Halfway through the two hour drive, one of her labor companions called to tell me things were really rocking.  I could hear Mama in the background making low wails, and I was so glad I was already half way there.

When I walked in the house, 90 minutes after her water broke, she was vomiting.  You know you’re a birthworker when the sight of a woman vomiting makes you happy!  Transition had arrived, with all its common signs–instantaneous ‘sleep’ between contractions, and statements like “I can’t do this, I can’t do this” and “Is it supposed to hurt this much?” and “I feel like I’m going to tear in half.”

Despite the inherent sense of panic and inevitability that transition can bring, walking into that space in that moment was so perfect.  Mama’s contractions were two minutes apart and a minute long, and she was coping well in a candlelit bathroom full of her loved ones and her labor energy.

The plan had been to labor at home as long as possible, and then transport to the hospital two blocks away.  The timing of when to transport was a tricky thing–she was clearly progressing quickly, but she was also coping well and not feeling pushy pressure.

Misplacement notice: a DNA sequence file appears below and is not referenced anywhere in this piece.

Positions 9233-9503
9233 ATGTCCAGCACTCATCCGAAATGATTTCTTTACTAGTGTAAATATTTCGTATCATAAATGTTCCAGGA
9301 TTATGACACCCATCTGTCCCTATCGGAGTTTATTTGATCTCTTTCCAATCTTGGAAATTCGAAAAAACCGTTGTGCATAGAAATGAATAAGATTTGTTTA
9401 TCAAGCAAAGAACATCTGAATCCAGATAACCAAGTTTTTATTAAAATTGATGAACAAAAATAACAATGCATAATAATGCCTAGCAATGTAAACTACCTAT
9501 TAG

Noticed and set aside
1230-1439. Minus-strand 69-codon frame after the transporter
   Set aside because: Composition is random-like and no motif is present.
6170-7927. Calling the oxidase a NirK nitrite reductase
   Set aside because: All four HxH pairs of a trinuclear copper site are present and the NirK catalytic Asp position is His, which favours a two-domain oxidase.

A couple of hours were spent between the shower and the toilet, all in a calm, silent home lit only by three tiny candles.  Her vocalizations began to shift to higher and higher sounds.  As I breathed with her and vocalized a low sound on the out breath, her low sounds began to get a little gruntier with each contraction. Continue reading

Call for Birth Stories from LGBTQ parents

In the world of pregnancy and birth, there’s not much space devoted to the voices of queer or trans birthing folks.  When’s the last time you read a transman’s birth story, or noticed a lesbian couple’s birth photos floating around the ‘Like’ and ‘Share’ world of Facebook?

Kristen Ethier of Chicago’s Kaledioscope Doula wants to change that!  Here’s her call for submissions of birth stories from lesbian, queer, gender non-conforming, or FTM transgender parents:

What’s this all about?